16. Goats need to have their hooves trimmed every 1-2 months. They can develop lameness and foot rot if their hooves aren’t trimmed regularly. The best trimmers available for the Nigerian Dwarf are the orange handled trimmers available in Hoegger Supply and Caprine Supply. Hoegger Supply offers a box called, “Nanny Manicures” that illustrates hoof trimming. Have someone demonstrate correct hoof trimming to you. Having rocks for the goats to climb and gravel paths helps to wear the hoof down, so that hoof trimming doesn’t need to be done quite as often. Nigerian Dwarves’ coats are clipped for showing. Also, goats can be clipped in the summer to deep them cool and bug free. NDGA sells a video that demonstrates how to clip a goat.

17. Goats prefer clean water, and will refuse soiled water. Lactating goats need lots of fresh water. Keep the water and feed dishes clean by washing with vinegar frequently. Apple cider vinegar can be added to the water. In the winter, and after giving birth, goats like warm water with a little molasses added to it.

18. The Nigerian Dwarf is considered to be a miniature dairy breed. It is important to understand the breed standards that are ideal for the breed for conformation. It is important to strive for these standards when breeding, so that the breed is improved over time and faults are eliminated. A dairy goat needs to be able to withstand the years of breeding, pregnancy, milking or nursing. The ideal bone structure will give her a longer, healthier life. To understand the conformation that is ideal for the breed, it helps to read the Judges’ Training Manual. This is available through NDGA (Nigerian Dwarf Goat Association).

19. Goats are sensitive, intelligent animals. They love attention, especially from young children. Goats are born wild, not tame. To tame a goat, it helps to be present at the birth, so that the goats can imprint on humans. If the kids are not bottle-raised, and tame goats are preferred, then they need to be handled frequently each day until they are tame. Taming a goat makes a life-long friend.



1. Caprine Supply catalogue, 1-800-646-7736 or order on line at www.caprinesupply.com

2. Hoegger Supply Company catalogue, 1-800-221-4628 also on line ordering available www.hoeggerfarmyard.com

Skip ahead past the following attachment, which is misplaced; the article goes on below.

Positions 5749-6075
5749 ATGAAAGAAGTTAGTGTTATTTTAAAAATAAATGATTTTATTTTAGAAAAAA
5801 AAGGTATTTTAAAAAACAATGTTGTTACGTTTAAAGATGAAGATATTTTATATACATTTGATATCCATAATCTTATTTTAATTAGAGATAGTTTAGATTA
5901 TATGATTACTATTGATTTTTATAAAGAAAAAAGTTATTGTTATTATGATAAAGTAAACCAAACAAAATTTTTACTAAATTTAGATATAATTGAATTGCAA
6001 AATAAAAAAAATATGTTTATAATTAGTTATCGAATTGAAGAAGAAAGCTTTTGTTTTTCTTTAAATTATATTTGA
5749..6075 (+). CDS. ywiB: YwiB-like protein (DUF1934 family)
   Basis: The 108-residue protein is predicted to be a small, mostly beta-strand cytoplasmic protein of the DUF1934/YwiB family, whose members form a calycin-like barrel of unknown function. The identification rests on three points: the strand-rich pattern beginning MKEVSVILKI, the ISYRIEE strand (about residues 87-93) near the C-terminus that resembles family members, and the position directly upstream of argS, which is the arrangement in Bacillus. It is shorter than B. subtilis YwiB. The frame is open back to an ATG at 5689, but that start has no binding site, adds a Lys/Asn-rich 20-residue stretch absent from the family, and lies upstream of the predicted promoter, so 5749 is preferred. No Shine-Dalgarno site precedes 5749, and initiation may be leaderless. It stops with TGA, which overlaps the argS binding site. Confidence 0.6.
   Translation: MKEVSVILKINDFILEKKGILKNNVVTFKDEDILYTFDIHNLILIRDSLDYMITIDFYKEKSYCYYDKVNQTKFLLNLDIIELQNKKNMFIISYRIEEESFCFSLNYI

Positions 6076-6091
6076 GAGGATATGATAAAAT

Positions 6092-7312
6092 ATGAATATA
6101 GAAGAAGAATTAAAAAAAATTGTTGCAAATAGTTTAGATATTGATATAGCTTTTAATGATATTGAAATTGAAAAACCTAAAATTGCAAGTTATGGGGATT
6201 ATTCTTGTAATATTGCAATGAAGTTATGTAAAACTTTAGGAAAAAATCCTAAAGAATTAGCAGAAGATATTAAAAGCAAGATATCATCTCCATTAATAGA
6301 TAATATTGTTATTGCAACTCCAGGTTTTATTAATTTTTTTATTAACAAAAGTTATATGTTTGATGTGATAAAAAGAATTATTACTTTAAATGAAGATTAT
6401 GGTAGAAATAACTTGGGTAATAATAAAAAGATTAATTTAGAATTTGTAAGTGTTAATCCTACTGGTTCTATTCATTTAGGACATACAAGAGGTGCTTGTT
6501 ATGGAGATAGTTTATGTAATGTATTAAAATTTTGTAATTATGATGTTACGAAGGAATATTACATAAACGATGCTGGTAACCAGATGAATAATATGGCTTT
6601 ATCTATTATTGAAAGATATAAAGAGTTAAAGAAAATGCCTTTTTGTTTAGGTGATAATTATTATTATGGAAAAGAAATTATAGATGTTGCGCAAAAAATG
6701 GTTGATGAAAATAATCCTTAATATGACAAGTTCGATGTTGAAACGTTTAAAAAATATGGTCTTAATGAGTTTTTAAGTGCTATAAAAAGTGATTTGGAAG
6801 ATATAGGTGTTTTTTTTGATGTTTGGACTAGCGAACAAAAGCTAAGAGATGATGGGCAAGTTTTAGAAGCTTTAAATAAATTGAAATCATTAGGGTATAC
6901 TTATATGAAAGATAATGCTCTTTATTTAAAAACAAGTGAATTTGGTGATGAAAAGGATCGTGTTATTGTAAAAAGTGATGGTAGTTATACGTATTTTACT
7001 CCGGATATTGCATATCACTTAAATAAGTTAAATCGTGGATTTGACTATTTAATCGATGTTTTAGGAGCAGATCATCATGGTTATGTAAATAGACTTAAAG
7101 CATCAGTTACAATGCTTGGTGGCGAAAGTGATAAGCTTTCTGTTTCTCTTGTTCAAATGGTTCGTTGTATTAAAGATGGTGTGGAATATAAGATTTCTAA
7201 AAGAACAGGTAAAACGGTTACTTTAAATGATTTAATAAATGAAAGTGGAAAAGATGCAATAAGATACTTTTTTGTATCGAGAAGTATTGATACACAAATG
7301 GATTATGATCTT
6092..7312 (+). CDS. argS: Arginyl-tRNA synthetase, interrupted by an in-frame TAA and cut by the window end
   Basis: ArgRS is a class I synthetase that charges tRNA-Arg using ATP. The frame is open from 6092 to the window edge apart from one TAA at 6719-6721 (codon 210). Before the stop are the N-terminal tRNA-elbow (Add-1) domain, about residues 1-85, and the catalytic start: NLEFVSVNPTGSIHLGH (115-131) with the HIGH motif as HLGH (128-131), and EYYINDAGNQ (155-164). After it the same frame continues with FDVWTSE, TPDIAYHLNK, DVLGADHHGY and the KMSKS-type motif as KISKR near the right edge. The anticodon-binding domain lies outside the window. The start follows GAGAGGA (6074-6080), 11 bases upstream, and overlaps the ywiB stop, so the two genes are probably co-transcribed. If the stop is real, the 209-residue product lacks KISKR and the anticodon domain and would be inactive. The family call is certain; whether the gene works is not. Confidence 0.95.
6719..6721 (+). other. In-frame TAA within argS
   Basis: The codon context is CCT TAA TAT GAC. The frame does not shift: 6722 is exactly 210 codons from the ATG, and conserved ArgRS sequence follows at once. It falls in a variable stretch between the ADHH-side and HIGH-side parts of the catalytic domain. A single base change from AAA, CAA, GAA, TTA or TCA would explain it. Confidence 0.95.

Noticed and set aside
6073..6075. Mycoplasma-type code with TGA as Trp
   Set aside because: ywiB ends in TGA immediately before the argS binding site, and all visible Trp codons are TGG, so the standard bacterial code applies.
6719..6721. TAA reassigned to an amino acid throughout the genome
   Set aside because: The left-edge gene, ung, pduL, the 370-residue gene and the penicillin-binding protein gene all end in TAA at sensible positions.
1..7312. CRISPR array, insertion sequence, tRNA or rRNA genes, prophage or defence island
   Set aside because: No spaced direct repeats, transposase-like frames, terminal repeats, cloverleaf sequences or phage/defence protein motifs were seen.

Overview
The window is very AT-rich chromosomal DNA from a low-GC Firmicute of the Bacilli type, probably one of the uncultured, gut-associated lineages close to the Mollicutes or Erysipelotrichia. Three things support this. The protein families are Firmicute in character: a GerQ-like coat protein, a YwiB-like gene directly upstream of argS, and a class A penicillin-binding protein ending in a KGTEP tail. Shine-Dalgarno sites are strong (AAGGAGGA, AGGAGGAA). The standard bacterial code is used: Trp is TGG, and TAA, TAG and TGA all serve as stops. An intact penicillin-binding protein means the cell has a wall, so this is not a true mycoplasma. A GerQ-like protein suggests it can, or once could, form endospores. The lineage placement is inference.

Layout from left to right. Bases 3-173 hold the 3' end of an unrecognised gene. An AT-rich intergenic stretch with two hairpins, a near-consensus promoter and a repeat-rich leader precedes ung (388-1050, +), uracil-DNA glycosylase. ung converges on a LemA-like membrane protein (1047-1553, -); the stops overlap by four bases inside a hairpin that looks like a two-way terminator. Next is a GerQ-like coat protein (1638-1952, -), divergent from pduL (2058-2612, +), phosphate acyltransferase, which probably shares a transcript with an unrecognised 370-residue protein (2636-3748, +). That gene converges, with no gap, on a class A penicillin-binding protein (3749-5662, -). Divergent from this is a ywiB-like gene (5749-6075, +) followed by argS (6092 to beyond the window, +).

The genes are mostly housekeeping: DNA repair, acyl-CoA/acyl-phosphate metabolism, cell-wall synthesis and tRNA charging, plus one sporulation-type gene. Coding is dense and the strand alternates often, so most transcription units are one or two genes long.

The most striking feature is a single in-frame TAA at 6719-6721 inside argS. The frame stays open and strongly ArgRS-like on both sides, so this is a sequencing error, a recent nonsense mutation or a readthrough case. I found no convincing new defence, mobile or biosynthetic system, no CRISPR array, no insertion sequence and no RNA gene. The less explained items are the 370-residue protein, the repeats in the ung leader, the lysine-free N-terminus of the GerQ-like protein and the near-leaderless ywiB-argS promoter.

3. AGS registry address: American Goat Society, Inc. www.americangoatsociety.com

4. Nutritional Research Associates, 1-219-723-4931, (goat minerals and supplements available)

5. Peaceful Valley Farm Supply, 1-888-784-1722 (to order pasture grass seed and other supplies)

6. NDGA website: www.ndga.orghas registration forms, Breeder’s Directory, information, virtual goat shows, and other info

7. Jeffer’s Animal Supply Catalogue, 1-800-533-3377 www.jefferspet.com

8. ADGA (American Dairy Goat Association), P.O. Box 865, 209 West Main St., Spindale, NC 28160, www.adga.org

9. Premier (goat and sheep supply company…love the heat lamps!) https://www.premier1supplies.com

Other links to goat information:

www.fiasco farm.com    (my favorite for all things goat and also herbal remedies)

goat wisdom.com  (articles on all things goats)

www.tennesseemeatgoats.com (great information on health concerns)

dairygoatjournal.com  (published in Wisconsin…good info)

http://kinne.net/articles.htm (info about Pygmy goats but applies to all)

http://kinne.net/ob1.htm  (normal and abnormal births)

http://www.infovets.com/books/smrm/C/C460.htm (Dystocia=Difficult kidding)

http://www.acga.org.au/goatnotes/B015.php  (more Dystocia)

http://www.boergoats.com/clean/articleads.php?art=285 (last one on Dystocia)

Rather than listing specific links for various issues, to get information on your subject just Google (or however you search) the name of the subject and “infovets” or “Kinne” etc.   For example, if you want to know about bloat you would search “bloat in goats infovet” and you will get information on this subject from them.  Do the same with the other links listed above too.  I usually search several different sources if I have a concern.  You can also get information regarding medication dosages and herbal remedies from Fiasco Farm (listed above).